We ate a wonderful Thanksgiving dinner last week at the Oystercatcher restaurant in Coupeville. Chef-owners Joe Scott and Jamie Sastre, who are about to leave us for the wilds of Asheville, N.C., outdid themselves with everything from soup (creamy celery root blended with kale) to salad (local greens with apples, pickled figs and feta) to roast turkey (heritage breed grown in Ephrata with sage stuffing and local braised vegetables) to nuts (pecan tart with sour cream sorbet).
It makes good financial sense to get your home and vehicle ready for the winter. So doesn’t it make just as much sense to put some effort into winterizing your landscaping? After all, according to horticultural and lending experts – not your usual bedfellows – landscaping is one of the few home improvements that always increases both the curb appeal and the value of your property. Not only that, but that added value can grow as the landscaping grows and matures over time. Besides, if you’re reading this column, you either enjoy gardening or you enjoy the results of gardening. The last thing you want is to see your hard work during the other three seasons of the year come to nothing after an ugly winter catches you off guard.
I’m a horrible Christmas shopper. You will never catch me standing in line on Black Friday waiting for some crazy savings. In fact, I haven’t even started my shopping list.
I’d like to introduce you to some of the new faces at Town Hall: Bridget Smith is our new planner, and is also handling some of the work regarding building permits. Bridget has been on board since May 28. She has a bachelor’s degree in architecture, from University of Oregon, which will serve her well in working with the Historic Preservation Commission and our local residents processing building permits in Ebey’s Reserve.
As the holiday season approaches, people usually take a moment to stop, look around and appreciate the things for which they are thankful. Residents in Coupeville should have a lot of thankfulness. They get to live in a beautiful, charming community that does so much to support each other.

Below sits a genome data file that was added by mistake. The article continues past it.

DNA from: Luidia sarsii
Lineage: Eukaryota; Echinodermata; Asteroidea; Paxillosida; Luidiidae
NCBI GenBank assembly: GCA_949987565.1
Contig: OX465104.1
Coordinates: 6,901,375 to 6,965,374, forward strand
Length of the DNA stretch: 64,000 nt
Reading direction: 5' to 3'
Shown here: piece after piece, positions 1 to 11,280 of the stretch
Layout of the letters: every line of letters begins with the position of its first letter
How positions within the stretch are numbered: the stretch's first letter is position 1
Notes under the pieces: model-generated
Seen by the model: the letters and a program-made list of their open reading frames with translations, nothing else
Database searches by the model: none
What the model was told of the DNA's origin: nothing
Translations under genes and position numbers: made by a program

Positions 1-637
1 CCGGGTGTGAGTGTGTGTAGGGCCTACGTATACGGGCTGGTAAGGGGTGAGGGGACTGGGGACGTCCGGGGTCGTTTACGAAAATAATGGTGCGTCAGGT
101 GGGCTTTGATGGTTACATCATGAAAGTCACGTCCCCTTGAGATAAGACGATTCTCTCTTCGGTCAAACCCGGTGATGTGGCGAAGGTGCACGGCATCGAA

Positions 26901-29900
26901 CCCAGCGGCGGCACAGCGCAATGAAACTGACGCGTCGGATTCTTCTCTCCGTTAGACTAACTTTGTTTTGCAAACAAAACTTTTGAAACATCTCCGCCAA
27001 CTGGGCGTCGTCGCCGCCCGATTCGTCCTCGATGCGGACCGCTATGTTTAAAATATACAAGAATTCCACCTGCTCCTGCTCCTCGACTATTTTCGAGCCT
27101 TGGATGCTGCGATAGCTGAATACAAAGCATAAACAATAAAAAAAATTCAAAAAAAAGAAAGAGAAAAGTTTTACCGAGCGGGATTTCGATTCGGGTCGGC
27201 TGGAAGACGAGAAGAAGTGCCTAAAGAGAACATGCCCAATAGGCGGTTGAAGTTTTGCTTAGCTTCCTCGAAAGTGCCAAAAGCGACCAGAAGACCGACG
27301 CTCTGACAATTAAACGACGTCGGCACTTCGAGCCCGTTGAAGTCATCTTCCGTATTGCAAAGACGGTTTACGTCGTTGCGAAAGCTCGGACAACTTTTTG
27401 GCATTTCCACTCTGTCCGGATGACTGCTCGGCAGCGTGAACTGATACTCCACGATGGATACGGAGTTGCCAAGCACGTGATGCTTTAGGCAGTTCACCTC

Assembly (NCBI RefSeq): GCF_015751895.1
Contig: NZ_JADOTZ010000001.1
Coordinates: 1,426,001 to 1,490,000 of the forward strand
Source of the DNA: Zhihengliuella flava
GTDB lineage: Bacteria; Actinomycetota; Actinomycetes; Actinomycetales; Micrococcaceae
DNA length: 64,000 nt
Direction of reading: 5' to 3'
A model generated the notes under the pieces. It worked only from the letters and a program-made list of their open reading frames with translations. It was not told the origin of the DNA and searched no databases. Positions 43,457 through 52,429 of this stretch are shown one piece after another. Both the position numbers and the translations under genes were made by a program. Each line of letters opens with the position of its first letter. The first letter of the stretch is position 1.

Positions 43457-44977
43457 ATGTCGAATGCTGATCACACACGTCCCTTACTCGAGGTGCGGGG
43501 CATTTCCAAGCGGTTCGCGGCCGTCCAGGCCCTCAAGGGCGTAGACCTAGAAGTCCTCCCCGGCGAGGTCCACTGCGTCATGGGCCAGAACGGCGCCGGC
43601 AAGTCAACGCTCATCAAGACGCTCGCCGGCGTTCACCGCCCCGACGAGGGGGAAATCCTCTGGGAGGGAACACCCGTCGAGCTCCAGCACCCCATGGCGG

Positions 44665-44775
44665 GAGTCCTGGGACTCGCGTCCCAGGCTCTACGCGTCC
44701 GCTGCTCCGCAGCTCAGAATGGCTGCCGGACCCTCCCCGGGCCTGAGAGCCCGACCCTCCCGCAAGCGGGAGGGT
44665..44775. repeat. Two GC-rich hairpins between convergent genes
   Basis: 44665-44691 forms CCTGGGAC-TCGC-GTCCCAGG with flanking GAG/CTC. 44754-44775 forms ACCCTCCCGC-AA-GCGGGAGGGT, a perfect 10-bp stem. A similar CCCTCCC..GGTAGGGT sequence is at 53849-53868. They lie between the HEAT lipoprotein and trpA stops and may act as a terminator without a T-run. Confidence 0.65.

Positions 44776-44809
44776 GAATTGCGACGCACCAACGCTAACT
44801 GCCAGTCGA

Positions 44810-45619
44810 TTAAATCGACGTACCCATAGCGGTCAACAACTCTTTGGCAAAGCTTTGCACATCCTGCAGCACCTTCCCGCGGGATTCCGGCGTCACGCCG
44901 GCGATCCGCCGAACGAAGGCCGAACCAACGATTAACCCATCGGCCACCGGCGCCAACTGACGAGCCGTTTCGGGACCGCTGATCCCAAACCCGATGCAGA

While results haven’t yet been certified, last week voters seemingly approved a $50 million bond for Whidbey General Hospital to upgrade and expand its facility.
‘Tis autumn on the Rock, and although it’s my favorite season I also consider it a bittersweet time of year.
Some people really love Christmas, I mean REALLY love Christmas. A friend of mine starts listening to Christmas music around Halloween, looks to start Christmas decorating in the beginning of November and usually has all of her trees up before Thanksgiving.
Last week we published a story in which incoming Port of Coupeville Executive Director Tim McDonald questioned candidate Richard Bowen’s ability to serve as a port commissioner.
Editor, My letter is partially in response to Pat Smith’s Oct. 17 letter “Noise discloser part of the OLF problem.” Watching OLF Coupeville flight ops from 525 feet away and subsequently reading the Island County government noise disclosure form, I agree. I even testified in front of the Island County Commissioners on Oct. 14 asking for a written reply in part to see about improving the noise disclosure.
In 2013 an estimated 232,000 cases of invasive breast cancer will be diagnosed among women in the United States.
It took about six months to decide whether or not to attend my 10-year high school reunion. Up until last week, I still wasn’t entirely sure I wanted to go. But nonetheless, I find myself packing this week to make the three- hour journey south to visit my alma mater.